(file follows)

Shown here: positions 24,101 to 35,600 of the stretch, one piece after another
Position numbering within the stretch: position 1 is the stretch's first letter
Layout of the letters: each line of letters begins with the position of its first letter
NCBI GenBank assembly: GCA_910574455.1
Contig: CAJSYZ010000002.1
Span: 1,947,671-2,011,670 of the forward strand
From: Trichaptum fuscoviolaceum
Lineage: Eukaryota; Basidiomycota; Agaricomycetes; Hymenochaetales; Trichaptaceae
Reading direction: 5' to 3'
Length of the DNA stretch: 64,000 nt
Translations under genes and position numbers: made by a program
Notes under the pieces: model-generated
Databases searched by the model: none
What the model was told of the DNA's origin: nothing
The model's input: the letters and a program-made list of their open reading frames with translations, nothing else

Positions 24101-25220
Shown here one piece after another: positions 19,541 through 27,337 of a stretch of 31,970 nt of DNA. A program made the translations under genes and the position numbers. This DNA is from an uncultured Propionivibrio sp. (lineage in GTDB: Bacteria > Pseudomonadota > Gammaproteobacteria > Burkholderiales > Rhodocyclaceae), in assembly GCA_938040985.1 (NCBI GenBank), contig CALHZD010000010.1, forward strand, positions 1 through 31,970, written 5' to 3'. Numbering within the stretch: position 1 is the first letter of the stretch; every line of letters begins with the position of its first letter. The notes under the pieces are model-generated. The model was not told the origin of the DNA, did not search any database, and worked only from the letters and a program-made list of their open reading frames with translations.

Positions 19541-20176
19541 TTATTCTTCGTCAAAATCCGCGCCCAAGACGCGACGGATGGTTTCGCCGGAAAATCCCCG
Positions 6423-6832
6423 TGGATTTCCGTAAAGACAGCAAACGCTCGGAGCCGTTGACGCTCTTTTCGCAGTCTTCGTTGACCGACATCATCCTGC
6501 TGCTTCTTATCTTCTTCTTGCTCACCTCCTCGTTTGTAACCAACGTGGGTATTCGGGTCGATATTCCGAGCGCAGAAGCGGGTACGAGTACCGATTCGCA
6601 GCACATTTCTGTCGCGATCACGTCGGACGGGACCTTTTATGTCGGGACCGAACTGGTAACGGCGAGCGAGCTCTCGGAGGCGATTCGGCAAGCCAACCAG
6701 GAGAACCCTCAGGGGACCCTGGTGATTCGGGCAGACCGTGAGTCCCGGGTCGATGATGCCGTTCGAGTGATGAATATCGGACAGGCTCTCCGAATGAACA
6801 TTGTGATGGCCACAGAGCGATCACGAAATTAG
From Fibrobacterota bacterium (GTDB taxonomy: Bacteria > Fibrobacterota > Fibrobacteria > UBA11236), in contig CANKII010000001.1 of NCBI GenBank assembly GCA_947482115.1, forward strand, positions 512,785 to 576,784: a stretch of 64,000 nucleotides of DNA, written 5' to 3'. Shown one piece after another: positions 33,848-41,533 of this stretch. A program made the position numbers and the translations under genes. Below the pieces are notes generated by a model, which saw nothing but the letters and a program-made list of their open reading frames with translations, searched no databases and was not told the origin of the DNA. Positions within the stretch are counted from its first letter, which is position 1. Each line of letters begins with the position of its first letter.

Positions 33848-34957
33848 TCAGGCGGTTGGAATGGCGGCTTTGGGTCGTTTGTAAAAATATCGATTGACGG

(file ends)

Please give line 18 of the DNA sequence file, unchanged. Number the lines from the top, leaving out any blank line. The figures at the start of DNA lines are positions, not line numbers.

Positions 19541-20176